Russia may not be in compliance with Biological Weapons Convention

A new U.S. State Department report reveals that the United States does not believe that Russia is in full compliance with its treaty obligations in regards to biological and chemical weapons.

The 2010 report says that Russia has continued to participate in dual-use biological research, the Washington Post Reports. While there is no clear indication that they are participating in activities that are inconsistent with the Biological Weapons Convention, it is unclear as to whether or not they have fulfilled their treaty obligations, the report says.

The Soviet Union signed the BWC in 1972, and, in 1992, Russian President Boris Yeltsin decreed that Russia would inherit the stipulations found in the treaty. The U.S. and several other countries have offered to work with Russia, specifically with the Cooperative Threat Reduction and International Science and Technology Center programs, to ensure its compliance.

The State Department expressed similar concern in the field of chemical weapons. The report states that it is unclear whether or not Russia has abided by the Chemical Weapons Convention with regards to its production facilities, developments facilities and stockpiles. It also remains unknown whether Russia is properly adhering to the CWC with regards to its subsequent verification obligations.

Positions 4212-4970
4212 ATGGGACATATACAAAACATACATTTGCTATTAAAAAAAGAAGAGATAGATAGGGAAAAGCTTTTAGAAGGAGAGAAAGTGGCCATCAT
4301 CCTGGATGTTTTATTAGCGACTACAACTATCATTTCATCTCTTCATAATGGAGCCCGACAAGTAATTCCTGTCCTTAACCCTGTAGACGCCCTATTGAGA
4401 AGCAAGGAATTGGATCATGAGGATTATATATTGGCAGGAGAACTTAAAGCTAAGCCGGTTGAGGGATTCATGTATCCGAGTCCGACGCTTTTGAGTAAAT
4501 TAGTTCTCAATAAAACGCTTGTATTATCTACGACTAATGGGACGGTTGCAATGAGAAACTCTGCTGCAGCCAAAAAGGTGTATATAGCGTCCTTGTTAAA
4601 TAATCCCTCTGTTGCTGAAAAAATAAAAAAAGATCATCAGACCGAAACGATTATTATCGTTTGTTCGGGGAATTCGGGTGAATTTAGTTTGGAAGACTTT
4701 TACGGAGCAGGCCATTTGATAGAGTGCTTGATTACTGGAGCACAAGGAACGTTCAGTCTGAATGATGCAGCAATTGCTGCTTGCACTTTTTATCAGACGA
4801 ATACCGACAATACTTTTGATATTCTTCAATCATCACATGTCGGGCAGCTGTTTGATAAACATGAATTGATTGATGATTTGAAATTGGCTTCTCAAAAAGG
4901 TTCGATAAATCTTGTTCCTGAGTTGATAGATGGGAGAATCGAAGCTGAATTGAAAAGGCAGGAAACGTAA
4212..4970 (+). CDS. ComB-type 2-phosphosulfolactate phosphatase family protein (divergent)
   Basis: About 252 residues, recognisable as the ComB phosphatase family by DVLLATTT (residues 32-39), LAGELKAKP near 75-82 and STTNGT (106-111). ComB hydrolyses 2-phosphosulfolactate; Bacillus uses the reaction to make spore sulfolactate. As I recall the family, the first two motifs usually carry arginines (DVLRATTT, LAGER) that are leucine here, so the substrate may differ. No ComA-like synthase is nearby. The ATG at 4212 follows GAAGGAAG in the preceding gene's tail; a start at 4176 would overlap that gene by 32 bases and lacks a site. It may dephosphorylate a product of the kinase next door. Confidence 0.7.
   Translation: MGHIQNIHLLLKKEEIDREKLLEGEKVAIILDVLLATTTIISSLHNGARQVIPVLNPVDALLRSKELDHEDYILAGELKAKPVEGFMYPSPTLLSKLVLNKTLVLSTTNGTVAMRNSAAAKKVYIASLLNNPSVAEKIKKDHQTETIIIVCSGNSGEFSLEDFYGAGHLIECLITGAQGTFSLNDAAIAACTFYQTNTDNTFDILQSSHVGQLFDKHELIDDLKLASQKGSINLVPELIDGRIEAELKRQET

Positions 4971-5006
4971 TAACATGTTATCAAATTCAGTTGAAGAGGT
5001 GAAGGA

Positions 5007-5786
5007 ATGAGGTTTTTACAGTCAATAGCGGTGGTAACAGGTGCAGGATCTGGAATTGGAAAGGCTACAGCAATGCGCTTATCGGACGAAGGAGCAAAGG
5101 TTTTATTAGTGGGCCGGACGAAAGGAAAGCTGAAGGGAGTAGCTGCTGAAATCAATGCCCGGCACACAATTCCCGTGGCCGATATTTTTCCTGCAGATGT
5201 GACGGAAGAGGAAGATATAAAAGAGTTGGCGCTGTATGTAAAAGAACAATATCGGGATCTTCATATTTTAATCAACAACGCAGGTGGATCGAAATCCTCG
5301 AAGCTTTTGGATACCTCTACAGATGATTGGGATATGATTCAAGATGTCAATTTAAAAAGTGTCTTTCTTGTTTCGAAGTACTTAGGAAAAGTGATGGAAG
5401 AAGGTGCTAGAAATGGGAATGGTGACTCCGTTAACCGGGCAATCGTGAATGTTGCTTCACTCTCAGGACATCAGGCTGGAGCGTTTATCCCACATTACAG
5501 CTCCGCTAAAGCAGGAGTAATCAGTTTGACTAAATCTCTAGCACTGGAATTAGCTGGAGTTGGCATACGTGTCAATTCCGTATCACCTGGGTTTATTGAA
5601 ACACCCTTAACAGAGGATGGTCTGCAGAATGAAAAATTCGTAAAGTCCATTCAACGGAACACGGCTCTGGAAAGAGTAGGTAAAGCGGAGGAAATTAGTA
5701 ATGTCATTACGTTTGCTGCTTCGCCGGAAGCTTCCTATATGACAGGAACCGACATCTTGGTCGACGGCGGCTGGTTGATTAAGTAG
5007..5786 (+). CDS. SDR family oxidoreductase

In 1997, Yeltsin signed the Russian Federal Law on Chemical Weapons Destruction, and, since then, funding has increased for its elimination program and to support the creation of seven disposal facilities. Nonetheless, information on the state of the Russian stockpile remains, according to the report, incomplete. It appears that Russia also may not have declared the entirety of its production facilities. As of 2008, Russia has not agreed to hold expert-level consultations with the United States.

Seven out of the eight Republicans on the Senate Foreign Relations Committee requested the new State Department Compliance Report earlier this month, the Washington Post reported. The senators were concerned about the last report, written in 2005, that described violations of the Strategic Arms Reduction Treaty of 1991. A new treaty to replace START I is in the works, with most Republicans yet to declare how they intend to vote.

Meanwhile, in part because of Russia’s intransigence, some senate Republicans are making tough conditions for the approval of the new treaty. President Barack Obama hopes to have the treaty ratified by year’s end, when Democrats will likely lose several congressional seats.